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by Randy White Ministries Friday, May 19, 2023

Romans, Rightly Divided & Verse-by-Verse

Session 22 | Romans 8:25-39

Romans 5:12-8:39 | Giving Testimony To The Validity Of The Mystery

Supplemental Resource, Romans Graphically Presented, pgs. 5, 28

Romans 8:1-39 | The Struggle And Survival of God’s Elect

Supplemental Resource, Romans Graphically Presented, pg. 28, 37

Romans 8:26-27 | God’s Intercessory Work for Israel

Supplemental Resource, Romans Graphically Presented, pg. 28, 37

#### Verse 26 – Black

The Spirit aids the Jewish remnant which is waiting for its redemption (v. 25) but, in the time of waiting does not even know how to pray. The Spirit takes the groanings of Israel (v. 23) and communicates those groanings which cannot be uttered to the Father.

#### Verse 27 – Black

The pronoun he refers to the Holy Spirit, and the mind of the Spirit refers to “the thinking process of our spirit.” The Holy Spirit takes this and makes intercession for the saints, that is, for the remnant of Israel which is waiting while groaning (v. 23).

Romans 8:28-32 | The Secure Future for Israel

Supplemental Resource, Romans Graphically Presented, pg. 28, 37

#### Verse 28 - Black

In Romans 8:28, Paul is addressing those who love God and are called according to His purpose. From the perspective that these individuals are the faithful remnant of the Jews, Paul is telling the nation that even though they may experience suffering during the tribulation, God is using it to gather the remnant. This verse provides hope and encouragement to the nation during difficult times, reminding them that God is working all things together for their good.

From an evangelical perspective, the "good" that God is working all things together for is the ultimate eternal good that will come about for the overall Church. For the individual, the ultimate good is eternal life in heaven. This verse provides hope and reassurance that even in difficult times, God is still in control and working towards the ultimate good for His people.

The interpretation of whether or not this verse applies to the Church depends on how one defines "those who love God and are called according to His purpose." From an evangelical perspective, this refers to all believers in Jesus Christ. However, from the perspective of a right-divider it is descriptive of the faithful remnant of the Jews, and thus refers specifically to those who are part of that remnant.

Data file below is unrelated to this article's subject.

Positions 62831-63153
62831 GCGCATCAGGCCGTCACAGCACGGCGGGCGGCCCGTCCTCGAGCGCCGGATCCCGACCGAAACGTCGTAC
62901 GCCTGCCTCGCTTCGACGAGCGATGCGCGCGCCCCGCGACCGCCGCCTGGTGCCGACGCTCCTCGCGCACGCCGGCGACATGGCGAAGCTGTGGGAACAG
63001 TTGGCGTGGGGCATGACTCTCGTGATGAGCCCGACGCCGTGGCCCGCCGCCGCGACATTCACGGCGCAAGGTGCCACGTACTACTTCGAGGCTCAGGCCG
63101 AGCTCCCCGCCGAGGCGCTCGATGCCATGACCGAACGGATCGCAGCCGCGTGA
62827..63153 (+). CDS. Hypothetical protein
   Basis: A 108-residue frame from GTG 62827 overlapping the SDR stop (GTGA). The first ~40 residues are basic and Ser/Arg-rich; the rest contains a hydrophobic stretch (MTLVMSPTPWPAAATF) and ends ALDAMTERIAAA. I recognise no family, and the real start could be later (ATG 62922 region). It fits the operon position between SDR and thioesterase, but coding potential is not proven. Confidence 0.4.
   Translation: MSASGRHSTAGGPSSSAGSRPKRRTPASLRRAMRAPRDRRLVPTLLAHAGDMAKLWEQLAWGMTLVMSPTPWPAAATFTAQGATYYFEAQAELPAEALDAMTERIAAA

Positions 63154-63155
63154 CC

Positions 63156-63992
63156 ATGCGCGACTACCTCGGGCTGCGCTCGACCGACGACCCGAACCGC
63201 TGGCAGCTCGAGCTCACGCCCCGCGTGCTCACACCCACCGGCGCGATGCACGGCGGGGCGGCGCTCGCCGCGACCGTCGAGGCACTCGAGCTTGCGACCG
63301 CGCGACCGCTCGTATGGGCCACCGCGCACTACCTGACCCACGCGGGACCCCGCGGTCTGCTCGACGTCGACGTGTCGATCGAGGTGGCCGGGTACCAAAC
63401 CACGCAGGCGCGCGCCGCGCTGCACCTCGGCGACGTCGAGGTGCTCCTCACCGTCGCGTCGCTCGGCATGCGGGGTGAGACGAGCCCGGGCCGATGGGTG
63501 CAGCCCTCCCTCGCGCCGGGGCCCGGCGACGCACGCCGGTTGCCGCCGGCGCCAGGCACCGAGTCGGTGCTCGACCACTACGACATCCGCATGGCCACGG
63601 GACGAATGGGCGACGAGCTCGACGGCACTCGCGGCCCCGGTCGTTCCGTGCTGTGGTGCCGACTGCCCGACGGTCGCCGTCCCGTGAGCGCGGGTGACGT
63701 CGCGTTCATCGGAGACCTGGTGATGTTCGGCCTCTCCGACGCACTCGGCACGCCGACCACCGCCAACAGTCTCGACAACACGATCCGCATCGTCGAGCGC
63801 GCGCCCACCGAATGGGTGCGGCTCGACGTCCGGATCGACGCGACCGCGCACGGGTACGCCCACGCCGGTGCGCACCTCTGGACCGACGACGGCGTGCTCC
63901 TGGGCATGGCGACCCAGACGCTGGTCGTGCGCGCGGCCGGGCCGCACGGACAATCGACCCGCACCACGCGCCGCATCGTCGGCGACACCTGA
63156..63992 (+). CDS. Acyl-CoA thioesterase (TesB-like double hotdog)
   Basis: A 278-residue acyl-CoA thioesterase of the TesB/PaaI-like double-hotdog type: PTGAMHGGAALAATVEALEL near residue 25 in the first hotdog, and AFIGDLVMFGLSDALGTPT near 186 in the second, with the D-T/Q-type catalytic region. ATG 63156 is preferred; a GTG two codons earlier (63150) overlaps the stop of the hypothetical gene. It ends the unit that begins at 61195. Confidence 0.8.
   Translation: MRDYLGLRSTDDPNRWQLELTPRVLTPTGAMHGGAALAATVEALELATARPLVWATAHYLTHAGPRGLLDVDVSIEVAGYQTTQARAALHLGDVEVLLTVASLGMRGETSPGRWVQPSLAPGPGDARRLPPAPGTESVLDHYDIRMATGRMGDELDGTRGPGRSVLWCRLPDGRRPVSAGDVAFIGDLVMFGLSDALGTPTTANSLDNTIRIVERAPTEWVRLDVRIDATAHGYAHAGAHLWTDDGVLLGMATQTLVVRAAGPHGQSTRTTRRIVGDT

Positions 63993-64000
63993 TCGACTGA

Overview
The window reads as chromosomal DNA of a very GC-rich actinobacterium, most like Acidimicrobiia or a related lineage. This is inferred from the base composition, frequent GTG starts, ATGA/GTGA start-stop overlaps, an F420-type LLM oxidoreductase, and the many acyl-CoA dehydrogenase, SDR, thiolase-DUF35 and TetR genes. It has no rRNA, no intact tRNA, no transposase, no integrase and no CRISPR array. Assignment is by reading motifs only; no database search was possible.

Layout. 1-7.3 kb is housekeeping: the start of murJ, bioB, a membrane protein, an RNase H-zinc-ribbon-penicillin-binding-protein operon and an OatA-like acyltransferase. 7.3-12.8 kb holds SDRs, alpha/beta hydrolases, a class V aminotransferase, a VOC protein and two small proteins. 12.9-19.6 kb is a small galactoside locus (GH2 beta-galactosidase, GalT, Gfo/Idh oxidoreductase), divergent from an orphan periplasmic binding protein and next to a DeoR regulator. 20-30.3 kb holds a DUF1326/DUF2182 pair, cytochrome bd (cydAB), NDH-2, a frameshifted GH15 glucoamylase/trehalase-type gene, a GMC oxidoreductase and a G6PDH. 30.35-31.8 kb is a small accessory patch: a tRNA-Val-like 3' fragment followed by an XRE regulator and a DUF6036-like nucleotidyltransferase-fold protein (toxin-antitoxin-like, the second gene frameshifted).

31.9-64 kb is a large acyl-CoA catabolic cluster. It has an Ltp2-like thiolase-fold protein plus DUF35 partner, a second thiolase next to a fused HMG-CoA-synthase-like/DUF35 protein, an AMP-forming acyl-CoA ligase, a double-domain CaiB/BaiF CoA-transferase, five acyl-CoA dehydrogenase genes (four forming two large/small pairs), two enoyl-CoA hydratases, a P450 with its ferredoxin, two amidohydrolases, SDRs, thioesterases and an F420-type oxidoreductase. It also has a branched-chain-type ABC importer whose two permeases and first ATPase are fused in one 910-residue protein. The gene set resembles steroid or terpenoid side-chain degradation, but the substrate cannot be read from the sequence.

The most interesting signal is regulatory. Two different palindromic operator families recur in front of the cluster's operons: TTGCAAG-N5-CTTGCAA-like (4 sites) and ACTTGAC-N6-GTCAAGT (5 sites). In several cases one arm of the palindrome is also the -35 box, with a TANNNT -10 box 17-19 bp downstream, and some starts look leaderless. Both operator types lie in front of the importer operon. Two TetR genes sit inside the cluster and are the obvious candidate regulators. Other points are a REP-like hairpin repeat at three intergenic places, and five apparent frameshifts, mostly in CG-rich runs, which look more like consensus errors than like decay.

I believe that the phrase "called according to his purpose" is limited to the Jewish nation. Furthermore, I don't think God is working in the shadows to make all things work together for good. We are currently living under the curse, and some things work together toward that end. Ultimately, we either die and go to heaven or are raptured. In the meantime, we deal with both good and bad in the best way possible. As I see it, this is the only reasonable way to accept this verse and also reject Calvinism.

In the book of Romans, I interpret the third person plural pronoun to refer to anyone, potentially including the church. So, why should I shift now? While the pronoun could potentially refer to the church, the more detailed description of being called is problematic for the church, while not problematic for the Jewish nation. Therefore, I think Paul is using "them" in a narrower sense, specifically referring to the Jews in this instance.

#### Verses 29-30 – Black

The verse in question begins with a clarification that those within the scope of verse 28 are foreknown. Therefore, we must allow Scripture to reveal the identity of this group. The identity of this group is clearly stated in Romans 11:2 and is irrefutably the nation of Israel. It would be difficult to interpret this passage more broadly using Scripture.

By applying simple rules of grammar, if the foreknown in verse 29 refers to Israel, then the remaining text in verses 29-30 must also refer to Israel. The verses lead to the called (v. 30), which confirms that our interpretation of called in verse 28 as referring to Israel is correct. Therefore, verse 28 should be understood in the context of Israel and not the Body of Christ.